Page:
Tipperary hurling legend 'put fear into the minds of opposing forwards'

Tipperary hurling legend 'put fear into the minds of opposing forwards'

County Tipperary GAA Board chairman Michael Bourke has paid glowing tribute to the former Tipperary hurling legend Michael Maher who has died at the age of 87.

He died on Wednesday following a long illness.

Micheal Maher won five senior All Ireland hurling medals with Tipperary as a member of the renowned Hell's Kitchen in the full back line.

Michael Bourke said that as a player the name of Michael Maher was enough to put fear into the minds of opposing forwards whose task it was to mark him. 

"One of the infamous 'Hell's Kitchen' trio, Maher was imperious and revelled in his position at full back.  

"As Tipperary County Board Chairman, I am privileged to follow in his footsteps as Co. Chairman as Michael proved to be an excellent and thorough administrator who committed himself to Tipperary throughout his lifetime. 

"His foresight and vision helped shape and steer the County to where it is today. On behalf of Tipperary County Board I extend our heartfelt condolences to the Maher family and also to his club, Holycross-Ballycahill, on the sad passing of Michael."

Born in 1930, the renowned Tipperary full back was a member of the Premier County’s full back line along with John Doyle (1930 – 2010) and Kieran Carey (1933-2007), which was otherwise known as ‘Hell’s Kitchen’.

 Michael first came to fame as an All-Ireland Minor winner in 1947 and was promoted to the Senior team during the 1951/52 League. He first played championship hurling in 1956, when Cork proved too good in the Munster semi-final. When he finished hurling after the first round championship loss to Limerick, at Cork, in June 1966, he had amassed an impressive haul of honours as well as earning a reputation as one of the best full backs in the game during the previous decade.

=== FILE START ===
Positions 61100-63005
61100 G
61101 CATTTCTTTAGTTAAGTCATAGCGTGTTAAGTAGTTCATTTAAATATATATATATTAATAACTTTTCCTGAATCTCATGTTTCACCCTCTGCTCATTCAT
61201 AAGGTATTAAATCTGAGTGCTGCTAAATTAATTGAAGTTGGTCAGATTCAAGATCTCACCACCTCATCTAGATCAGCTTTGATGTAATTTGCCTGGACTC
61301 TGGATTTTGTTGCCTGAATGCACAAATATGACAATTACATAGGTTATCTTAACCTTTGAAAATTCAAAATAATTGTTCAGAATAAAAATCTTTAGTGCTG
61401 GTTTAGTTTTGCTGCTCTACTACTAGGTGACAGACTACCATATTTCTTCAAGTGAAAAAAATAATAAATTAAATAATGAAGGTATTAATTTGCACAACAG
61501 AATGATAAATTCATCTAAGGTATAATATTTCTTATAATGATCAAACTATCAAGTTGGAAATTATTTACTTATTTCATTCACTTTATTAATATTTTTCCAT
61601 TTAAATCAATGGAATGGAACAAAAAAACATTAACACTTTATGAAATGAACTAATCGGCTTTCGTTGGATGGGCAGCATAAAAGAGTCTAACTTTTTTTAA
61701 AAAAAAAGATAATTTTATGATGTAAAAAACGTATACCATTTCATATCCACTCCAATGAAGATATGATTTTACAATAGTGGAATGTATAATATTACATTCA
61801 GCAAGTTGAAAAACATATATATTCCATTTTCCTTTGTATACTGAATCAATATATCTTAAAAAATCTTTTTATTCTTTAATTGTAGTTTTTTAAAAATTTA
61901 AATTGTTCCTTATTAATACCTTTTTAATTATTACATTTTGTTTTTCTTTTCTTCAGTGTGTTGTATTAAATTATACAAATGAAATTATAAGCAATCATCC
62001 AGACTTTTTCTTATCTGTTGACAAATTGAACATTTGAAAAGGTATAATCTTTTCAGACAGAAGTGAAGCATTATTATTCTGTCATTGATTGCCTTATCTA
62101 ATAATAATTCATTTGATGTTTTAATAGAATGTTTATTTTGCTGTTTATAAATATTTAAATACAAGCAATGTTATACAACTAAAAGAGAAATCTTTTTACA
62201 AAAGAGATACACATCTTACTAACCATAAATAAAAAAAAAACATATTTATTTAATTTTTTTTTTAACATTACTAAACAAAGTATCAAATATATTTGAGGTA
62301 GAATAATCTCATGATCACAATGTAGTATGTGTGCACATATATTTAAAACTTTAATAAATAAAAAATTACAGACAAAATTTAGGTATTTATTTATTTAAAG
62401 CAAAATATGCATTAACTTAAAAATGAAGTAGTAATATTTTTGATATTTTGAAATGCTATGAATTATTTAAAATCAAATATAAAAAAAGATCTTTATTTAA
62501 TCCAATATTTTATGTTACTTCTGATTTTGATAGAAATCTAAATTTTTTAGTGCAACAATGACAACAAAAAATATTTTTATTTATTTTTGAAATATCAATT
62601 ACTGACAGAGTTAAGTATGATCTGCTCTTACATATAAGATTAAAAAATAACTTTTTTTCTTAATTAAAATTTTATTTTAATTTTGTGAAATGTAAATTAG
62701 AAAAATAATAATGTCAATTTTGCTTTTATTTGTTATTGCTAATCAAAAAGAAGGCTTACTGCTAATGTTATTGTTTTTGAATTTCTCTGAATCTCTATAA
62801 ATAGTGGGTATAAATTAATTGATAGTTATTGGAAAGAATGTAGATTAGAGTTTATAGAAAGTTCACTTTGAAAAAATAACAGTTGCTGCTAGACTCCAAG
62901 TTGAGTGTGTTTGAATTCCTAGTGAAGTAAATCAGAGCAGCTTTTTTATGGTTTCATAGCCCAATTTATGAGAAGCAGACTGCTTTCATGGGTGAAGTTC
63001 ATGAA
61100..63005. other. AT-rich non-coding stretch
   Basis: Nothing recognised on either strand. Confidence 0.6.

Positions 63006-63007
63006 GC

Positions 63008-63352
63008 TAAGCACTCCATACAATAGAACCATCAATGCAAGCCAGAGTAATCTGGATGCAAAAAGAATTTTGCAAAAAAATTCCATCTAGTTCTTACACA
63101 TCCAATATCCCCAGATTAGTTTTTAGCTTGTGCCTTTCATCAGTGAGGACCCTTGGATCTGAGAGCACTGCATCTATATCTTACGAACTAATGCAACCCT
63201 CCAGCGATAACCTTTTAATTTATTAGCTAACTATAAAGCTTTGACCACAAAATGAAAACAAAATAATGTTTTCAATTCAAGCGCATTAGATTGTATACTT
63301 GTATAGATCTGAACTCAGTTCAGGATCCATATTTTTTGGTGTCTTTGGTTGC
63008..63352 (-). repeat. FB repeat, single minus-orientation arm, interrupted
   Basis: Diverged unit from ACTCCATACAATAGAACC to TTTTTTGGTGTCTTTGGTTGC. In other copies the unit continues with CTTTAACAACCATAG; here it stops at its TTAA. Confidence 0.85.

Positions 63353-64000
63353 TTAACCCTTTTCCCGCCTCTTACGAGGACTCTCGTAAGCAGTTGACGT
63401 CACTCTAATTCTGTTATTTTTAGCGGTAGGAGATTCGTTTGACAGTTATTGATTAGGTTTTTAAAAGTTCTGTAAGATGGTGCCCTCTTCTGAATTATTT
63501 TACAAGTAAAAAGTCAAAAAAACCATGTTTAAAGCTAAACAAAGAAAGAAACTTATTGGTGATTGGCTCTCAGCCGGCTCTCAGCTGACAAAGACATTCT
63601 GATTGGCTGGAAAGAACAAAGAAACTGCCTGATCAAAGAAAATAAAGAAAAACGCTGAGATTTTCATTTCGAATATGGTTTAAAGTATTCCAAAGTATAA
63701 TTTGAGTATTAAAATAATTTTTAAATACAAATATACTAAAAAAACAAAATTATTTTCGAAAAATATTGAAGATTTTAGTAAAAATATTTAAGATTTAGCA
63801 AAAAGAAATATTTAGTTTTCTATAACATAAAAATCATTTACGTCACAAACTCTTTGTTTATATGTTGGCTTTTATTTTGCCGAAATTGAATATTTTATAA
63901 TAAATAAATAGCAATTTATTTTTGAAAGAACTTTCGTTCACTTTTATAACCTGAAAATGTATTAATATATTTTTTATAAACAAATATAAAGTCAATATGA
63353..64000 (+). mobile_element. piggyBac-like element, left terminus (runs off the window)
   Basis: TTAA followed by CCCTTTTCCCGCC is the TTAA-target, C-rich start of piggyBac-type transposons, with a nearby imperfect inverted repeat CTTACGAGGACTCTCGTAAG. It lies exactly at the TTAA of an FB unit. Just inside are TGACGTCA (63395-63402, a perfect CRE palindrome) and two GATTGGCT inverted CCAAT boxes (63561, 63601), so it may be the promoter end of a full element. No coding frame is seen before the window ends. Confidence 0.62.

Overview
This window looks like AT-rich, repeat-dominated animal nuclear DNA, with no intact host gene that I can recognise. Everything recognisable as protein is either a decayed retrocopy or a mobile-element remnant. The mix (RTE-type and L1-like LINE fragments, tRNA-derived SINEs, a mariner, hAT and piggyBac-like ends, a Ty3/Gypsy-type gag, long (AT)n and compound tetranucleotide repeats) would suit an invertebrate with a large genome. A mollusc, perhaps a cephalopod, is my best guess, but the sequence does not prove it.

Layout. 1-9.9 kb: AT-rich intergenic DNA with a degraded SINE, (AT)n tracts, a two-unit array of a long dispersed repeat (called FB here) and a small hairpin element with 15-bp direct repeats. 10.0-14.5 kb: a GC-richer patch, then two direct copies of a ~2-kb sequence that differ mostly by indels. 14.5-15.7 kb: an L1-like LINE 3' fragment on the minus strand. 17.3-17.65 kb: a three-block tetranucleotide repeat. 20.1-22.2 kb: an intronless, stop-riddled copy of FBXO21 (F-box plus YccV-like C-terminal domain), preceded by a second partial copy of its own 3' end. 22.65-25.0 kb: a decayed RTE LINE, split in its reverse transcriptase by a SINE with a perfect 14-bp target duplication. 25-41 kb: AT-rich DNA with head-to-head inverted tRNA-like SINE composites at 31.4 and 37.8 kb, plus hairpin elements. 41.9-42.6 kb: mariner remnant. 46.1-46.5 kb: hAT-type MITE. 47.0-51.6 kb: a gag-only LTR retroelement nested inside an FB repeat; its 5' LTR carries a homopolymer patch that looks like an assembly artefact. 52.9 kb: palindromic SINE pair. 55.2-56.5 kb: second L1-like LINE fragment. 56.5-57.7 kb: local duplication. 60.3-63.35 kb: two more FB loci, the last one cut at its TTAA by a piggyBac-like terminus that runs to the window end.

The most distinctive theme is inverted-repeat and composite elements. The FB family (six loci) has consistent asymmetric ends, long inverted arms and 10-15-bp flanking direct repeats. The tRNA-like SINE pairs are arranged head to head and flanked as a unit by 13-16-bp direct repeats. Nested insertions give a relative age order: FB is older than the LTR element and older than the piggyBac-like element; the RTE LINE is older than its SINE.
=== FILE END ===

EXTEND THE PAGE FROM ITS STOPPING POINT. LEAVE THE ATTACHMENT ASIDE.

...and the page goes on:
Michael won five Senior All Ireland titles 1958, 1961, 1962, 1964, 1965 and claimed a sixth Munster medal in 1960, but lost the All-Ireland final to Wexford. He won 8 League medals starting in 1951/52 and finishing in 1964/65 – when they beat Kilkenny in the ‘Home’ final before overcoming New York in Gaelic Park.

 Four Railway Cup medals were won 1958/59/61 & ’63, along with Oireachtas success in 1960/61/63/64/65.  During his career Michael played in 30 championship games for his county.

 On the home front with his club Holycross-Ballycahill, Michael claimed three county Senior titles in 1948, 1951 and 1954, with his brother, Francis, as captain. His last county final appearance as a player was against Thurles Sarsfields in 1964.

 In the years after his retirement from hurling, Michael became involved in GAA Administration and was Tipperary Co. Chairman 1979-1982, also serving as a Senior county selector in the 1980/81 season. He followed this as Munster Chairman 1989-1992 and while subsequently nominated to contest the GAA Presidency, that honour remained elusive. Michael spent several years as Chairman of Semple Stadium Committee and was a regular spectator at all games there until recent years. 

At the time of his passing Michael was also Vice-President of Tipperary Co. Board.

 Funeral arrangements to follow.

Tipp lost two other hurling legends in recent months -  Mickey 'Rattler' Byrne last October and Mick Roche from Carrick Davins last December.

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